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    Tune Out: The 11 Best Noise Cancelling Headphones
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Tune Out: The 11 Best Noise Cancelling Headphones

Our ears do a difficult job. Stuck out to the sides of our head, with no coverage like an eyelid to help protect them, ears are bombarded with decibels of varying intensity day after day. They’re then forced to try to make sense of the sounds coming in, using a complex system of bones, fluid, and chambers to turn crashing and banging into a cohesive set of sounds. It’s time they were given a break and allowed to relax and enjoy some sweet, soothing sounds while blocking out the pandemonium.

Noise-cancelling headphones come in two varieties, passive and active. Passive noise-cancellation uses insulation and materials to block out environmental sounds. Active uses battery-powered noise generators to create sound waves that counteract the waves coming in, nullifying a greater spectrum and volume of sound. Though superior, they’re also heavier than their passive correlates and need power to do their wonderful work. You’ll get more features, and more difficulties out of active, but even if you opt for the passive choice, you’re still going to be dealing with a hefty set of ear gear. So eliminate the guesswork with the 11 best noise cancelling headphones.

Monster Inspiration


Quirky, customizable, and natty to look at, the Inspiration won’t blow your mind in any particular arena, but have so much personality – and still work quite reliably – that for the money, they feel like a steal. The square build cradles your ears in supple comfort, creating a passive shell that seems better sealed than round and ovoid choices. These work without a battery, and the sound is strong. You’ll likely want to turn down the bass a few notches, as Monster overloaded the low end, and it can drown everything else out at times. Purchase: $80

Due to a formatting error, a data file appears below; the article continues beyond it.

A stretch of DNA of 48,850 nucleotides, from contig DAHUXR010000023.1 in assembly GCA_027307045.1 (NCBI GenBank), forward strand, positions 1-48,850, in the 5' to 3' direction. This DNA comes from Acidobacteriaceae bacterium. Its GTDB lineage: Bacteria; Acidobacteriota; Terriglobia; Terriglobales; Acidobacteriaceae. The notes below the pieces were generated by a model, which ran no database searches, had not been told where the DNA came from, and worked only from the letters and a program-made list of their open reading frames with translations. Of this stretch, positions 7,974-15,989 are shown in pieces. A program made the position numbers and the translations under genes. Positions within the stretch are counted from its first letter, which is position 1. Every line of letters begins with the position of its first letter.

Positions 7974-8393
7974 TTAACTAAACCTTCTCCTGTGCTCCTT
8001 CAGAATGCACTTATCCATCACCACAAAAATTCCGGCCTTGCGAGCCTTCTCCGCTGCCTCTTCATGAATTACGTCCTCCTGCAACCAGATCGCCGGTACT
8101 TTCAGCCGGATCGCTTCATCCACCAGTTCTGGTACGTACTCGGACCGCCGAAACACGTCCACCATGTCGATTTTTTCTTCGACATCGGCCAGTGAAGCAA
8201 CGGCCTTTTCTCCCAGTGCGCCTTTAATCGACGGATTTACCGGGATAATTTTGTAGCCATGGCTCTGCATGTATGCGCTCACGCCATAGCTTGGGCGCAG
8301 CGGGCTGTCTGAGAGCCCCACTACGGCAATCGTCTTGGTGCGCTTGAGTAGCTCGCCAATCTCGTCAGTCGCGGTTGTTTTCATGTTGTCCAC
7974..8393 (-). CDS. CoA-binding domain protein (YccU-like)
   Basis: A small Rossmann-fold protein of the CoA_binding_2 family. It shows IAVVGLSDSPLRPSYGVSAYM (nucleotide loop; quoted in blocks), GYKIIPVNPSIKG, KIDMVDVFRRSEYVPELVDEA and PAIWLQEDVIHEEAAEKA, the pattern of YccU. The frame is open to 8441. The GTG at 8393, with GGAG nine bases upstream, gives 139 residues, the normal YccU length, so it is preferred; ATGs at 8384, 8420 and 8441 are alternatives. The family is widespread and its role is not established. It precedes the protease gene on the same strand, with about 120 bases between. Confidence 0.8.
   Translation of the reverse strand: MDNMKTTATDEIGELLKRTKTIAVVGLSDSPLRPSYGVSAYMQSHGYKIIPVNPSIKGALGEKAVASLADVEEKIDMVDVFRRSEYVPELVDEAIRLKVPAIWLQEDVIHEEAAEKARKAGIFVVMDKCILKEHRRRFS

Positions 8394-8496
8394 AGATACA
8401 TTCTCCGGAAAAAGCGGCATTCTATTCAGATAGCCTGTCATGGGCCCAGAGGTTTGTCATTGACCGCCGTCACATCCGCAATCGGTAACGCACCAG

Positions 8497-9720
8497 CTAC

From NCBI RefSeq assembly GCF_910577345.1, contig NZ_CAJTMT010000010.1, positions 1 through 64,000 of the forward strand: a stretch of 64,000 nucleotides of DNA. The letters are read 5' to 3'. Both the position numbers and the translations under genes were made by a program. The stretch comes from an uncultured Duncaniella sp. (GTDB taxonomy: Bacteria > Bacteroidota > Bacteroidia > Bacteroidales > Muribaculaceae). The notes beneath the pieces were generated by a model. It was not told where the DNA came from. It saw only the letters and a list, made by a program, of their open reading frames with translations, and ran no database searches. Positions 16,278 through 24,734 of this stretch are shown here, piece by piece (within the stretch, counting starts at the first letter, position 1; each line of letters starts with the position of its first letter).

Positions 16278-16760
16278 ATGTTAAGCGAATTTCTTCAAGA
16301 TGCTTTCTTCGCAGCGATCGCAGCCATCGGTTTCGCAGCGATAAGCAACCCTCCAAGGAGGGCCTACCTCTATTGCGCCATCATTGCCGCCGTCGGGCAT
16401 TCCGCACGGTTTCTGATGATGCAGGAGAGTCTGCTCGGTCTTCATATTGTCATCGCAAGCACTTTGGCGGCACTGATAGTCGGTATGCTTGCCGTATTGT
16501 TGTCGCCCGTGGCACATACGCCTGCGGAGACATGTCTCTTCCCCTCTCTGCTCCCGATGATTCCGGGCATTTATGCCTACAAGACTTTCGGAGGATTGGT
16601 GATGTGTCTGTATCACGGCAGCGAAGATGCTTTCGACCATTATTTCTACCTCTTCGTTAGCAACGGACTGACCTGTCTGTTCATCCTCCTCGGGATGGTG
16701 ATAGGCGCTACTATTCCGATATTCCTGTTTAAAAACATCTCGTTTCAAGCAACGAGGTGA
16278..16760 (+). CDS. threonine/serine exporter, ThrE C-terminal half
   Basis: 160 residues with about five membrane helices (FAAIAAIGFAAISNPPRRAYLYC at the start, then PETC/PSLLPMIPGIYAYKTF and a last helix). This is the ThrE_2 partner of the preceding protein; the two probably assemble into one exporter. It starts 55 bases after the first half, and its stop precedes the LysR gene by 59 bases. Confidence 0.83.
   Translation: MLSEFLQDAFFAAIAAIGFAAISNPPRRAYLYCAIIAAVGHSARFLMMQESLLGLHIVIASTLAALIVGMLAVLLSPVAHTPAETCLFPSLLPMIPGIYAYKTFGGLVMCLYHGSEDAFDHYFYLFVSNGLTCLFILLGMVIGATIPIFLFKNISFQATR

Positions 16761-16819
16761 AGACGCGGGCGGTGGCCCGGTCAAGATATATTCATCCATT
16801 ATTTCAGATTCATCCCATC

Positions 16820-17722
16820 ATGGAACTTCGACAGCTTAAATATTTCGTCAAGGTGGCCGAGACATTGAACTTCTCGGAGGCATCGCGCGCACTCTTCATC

Audio-Technica ATH-ANC7b


Cheap and wired, but bearing a lot of noise-reduction per dollar, to say nothing of the lightweight and undeniably wearable build, you’ll easily mistake these for a more expensive headphone. Focusing heavily on creating a clear sound environment, then relying partially on that to facilitate the drowning out of ambient racket, ATH-ANC7b feel like a free business-class bump. Purchase: $100

Plantronics Backbeat Pro 2


Bluetooth headphones are starting to really ratchet up the quality, and the Backbeat Pro 2 shows how well they operate when given an attainable price tag. Though the look is clunky, and the feel is a bit on the heavy side, they’re fairly kind to your head and ears during extended periods, though you’ll want to take them off and give your neck a break every few hours. Light on extra features, the goal here was to craft a solid, affordable alternative to the pricey Bose and Sony choices. While not quite the equal of the Bose 35, the Backbeat comes admirably close with an entry fee that’s about 50% off. Purchase: $200

Samsung Level On Wireless